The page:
Le Guin and Barton create a whole other world and they are inside it rather than outside looking in. And they invite us in, not even needing to invite us really because they know this world they’ve made is ours as much as theirs. There’s no Other here, we are all It.

Can you hear this difference in the music? It’s not much of a stretch to think that you can – I think it is why this album is familiar, and joyful and relaxing and rich, rather than exotic. It creates rather than appropriates, and as a result the artist and the listeners are active, inside the world, familiar to it and responsible for it.

Of course there is no discrete other, reified and exotic, there never is. Every utopia and every dystopia is created from where we are, because of where we are. There’s always a thick slice of our real world in there, to show us that this invented world involves us and we might have some role to play there. Black Panther begins in 1992 Los Angeles, with rage over corruption, racism and social injustice brought to a head by the acquittal of Rodney King’s attackers; The Handmaid’s Tale didn’t spring from nowhere, it comes from a fear and a knowledge of what happens in the real world when you forget that women are people.

The Kesh, then, are not really in a utopia – as Le Guin tells us when she places them very definitely in Northern California, and very carefully in a time that is neither past nor future. There is nothing in the valley of the Kesh that we cannot do, play, access, create right now. The ideas are not new; they are practical, good, ancient-and-future ideas. There is certainly some misty-eyed optimism in this album, but it is not soft hippy-dippy bullshit. It is forged with an altogetherness – by which I literally mean it involves all of us together and, if you think about it in the actual nuts-and-bolts world, it also involves being generous and welcoming to other people. They’re not necessarily invited round to share your dinner every night, but you would give them a tenner towards getting their own (and maybe help to destroy capitalism). They can definitely come in and sing round the fire while you play the houmbúta, and you might go round to theirs next week or babysit their dog when their mum’s ill.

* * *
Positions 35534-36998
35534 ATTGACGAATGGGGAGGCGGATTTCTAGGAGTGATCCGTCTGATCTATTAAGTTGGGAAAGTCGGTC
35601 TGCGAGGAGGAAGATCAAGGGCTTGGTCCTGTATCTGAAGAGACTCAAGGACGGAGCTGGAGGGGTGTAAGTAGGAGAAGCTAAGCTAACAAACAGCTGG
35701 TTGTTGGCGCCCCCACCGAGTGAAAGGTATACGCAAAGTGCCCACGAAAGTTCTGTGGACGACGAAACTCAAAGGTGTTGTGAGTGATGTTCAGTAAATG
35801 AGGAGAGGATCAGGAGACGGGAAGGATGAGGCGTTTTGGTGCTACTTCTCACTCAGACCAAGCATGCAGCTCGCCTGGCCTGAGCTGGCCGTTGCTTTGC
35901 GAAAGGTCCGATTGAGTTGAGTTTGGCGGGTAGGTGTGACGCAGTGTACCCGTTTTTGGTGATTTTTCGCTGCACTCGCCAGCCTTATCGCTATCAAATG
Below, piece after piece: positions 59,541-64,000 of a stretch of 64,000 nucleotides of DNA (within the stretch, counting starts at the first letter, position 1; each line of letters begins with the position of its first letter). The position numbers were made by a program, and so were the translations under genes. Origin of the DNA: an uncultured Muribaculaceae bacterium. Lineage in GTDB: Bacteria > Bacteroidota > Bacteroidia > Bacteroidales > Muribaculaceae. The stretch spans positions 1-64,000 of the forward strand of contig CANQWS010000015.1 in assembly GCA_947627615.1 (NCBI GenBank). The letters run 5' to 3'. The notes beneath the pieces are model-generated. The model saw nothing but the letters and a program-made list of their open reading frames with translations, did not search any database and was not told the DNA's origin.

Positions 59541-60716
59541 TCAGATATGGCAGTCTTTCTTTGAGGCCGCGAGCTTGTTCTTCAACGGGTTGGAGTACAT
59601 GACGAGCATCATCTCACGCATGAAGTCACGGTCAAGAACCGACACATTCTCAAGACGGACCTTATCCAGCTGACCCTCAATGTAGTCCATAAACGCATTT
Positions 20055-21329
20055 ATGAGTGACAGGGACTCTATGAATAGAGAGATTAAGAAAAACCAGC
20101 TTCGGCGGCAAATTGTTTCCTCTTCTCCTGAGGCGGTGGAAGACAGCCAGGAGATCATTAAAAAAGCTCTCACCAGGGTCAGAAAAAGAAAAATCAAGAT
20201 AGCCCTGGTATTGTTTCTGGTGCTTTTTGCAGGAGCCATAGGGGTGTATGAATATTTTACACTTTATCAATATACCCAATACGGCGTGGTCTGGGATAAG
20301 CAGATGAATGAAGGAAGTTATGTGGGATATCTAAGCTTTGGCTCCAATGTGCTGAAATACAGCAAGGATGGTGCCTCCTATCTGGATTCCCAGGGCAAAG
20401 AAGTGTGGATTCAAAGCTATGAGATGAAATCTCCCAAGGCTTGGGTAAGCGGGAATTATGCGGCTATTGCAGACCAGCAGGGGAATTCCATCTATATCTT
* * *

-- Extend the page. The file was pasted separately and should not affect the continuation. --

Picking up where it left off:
The Kesh exist to tell us (in the words of the late great Jim Bowen), “Here’s what you could have won” – but it’s an encouragement rather than a bitter solace. Part of what’s amazing about this album is just how deeply good it feels to listen to it. In the book, Le Guin writes that “All we ever have is here, now,” but in every note of the album we are reminded that (to quote various anarchists, although Jim Bowen would doubtless have agreed) another world is possible.

The Quietus Digest

Sign up for our free Friday email newsletter.

Support The Quietus

Our journalism is funded by our readers. Become a subscriber today to help champion our writing, plus enjoy bonus essays, podcasts, playlists and music downloads.

Support & Subscribe Today